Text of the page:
GeoCommons 2.0 – Web based mapping platform


Web based mapping platform GeoCommons launched it’s 2.0 version yesterday. GeoCommons is the internet service where users can share, transform, visualize and mash-up geograohical information. The new version of the platform includes HTML5 display, a visualization engine GeoCommons says is capable of displaying hundreds of thousands of data points, web based editing, time-release views of mapped data and many other changes.
Why to use?

GeoCommons is a online free application that allows to use some of functionality of traditional GIS desktop software. It allows to:
  • design, make and visualize multi-layer maps
  • perform temporal visualization
  • share over popular platforms like Facebook, Twitter ect.
  • embed maps on a blog or website
  • geo-coding (by uploading CSV speadsheet)
  • convert data (e.g. Shapefile to KML !!! )
  • filter geographical data
  • open access to geographical data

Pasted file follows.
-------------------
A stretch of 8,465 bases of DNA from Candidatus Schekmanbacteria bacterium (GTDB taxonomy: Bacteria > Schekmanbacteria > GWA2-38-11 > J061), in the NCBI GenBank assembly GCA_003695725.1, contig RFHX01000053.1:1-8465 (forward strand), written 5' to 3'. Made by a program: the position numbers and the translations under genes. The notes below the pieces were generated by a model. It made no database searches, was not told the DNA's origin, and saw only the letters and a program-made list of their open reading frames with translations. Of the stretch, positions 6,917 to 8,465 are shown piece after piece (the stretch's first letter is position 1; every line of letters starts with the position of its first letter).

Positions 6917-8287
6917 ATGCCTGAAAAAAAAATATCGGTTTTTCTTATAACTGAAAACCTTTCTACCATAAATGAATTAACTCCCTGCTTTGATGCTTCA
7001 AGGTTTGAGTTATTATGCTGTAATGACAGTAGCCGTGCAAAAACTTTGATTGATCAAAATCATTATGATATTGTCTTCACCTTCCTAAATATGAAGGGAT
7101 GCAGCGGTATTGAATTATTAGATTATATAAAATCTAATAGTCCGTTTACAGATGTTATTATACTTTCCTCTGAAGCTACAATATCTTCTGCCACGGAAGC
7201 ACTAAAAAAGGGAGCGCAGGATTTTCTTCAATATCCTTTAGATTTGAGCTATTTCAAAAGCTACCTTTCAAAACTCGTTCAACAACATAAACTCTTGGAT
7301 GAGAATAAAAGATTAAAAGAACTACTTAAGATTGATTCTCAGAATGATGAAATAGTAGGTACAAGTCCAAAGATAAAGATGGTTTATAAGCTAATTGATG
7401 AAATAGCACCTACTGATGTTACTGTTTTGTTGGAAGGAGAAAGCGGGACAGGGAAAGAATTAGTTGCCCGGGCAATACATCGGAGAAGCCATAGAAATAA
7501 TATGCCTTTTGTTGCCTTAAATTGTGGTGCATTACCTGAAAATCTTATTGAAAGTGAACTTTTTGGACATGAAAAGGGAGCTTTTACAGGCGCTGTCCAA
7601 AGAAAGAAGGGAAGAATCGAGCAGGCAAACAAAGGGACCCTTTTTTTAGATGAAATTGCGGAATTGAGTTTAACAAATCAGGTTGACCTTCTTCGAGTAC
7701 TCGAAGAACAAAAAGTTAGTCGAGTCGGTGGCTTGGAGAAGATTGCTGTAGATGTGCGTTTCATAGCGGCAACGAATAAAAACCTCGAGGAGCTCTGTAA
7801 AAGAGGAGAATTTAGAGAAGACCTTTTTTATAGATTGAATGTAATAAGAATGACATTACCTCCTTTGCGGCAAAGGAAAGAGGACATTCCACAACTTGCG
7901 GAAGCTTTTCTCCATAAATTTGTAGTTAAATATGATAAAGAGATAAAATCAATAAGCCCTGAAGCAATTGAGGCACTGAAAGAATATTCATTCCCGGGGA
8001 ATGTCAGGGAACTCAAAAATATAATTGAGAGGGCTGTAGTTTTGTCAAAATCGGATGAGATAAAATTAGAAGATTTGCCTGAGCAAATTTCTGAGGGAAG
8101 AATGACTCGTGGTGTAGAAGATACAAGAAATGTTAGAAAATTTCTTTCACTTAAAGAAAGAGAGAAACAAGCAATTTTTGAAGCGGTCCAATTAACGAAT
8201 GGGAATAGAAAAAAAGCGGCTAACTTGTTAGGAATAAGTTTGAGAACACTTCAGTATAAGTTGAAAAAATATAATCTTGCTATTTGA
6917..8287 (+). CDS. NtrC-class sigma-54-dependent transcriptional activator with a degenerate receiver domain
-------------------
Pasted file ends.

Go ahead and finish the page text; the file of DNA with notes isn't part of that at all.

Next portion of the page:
• access open API for developers
And what’s best about it. You can do it in 10 minutes!!!


One need to stated as well disadvantages of the project. Fist of all the unknown accuracy of the data uploaded by users and other sources such as government agencies or non-governmental organizations. The only way to estimate accuracy of the data is to rate it, which for many purposes is basically insufficient. Secondly the data uploaded by users are open to others, so performing some business analysis is impossible.

Although there are pros and cons the tool is definitely worth exploring.

Quick example: Map of Royal Wedding Tweets in 2011:

Learn more about GeoCommons:

source: GeoCommons

Say thanks for this article (0)
Raising vital funds for MapAction via the London Marathon
Avatar for Jo Pratt
Jo Pratt 09.20.2021
Geo Climate Risk Solutions (GCRS) Startup – Women In Geospatial+ Writing Competition
Avatar for Aashi Popli
Aashi Popli 11.18.2021
MapAction is hiring!
Avatar for Jo Pratt
Jo Pratt 08.3.2021
Next article

Nuclear power mapped by BBC


“Twenty-five years on, the disaster at Chernobyl casts a long shadow over the nuclear industry, which has been compounded by recent events at Fukushima in Japan. Nuclear power had a rapid rise in the decades after World War II, but the growth in reactor numbers has levelled off. Use the map and audio commentary below to see how civil nuclear power has spread across the globe, and hear about the challenges it faces.”
(http://www.bbc.co.uk/news/world-13159407, 2011)

BBC presents very simple but interesting flash based map on their website.

source: BBC
Read on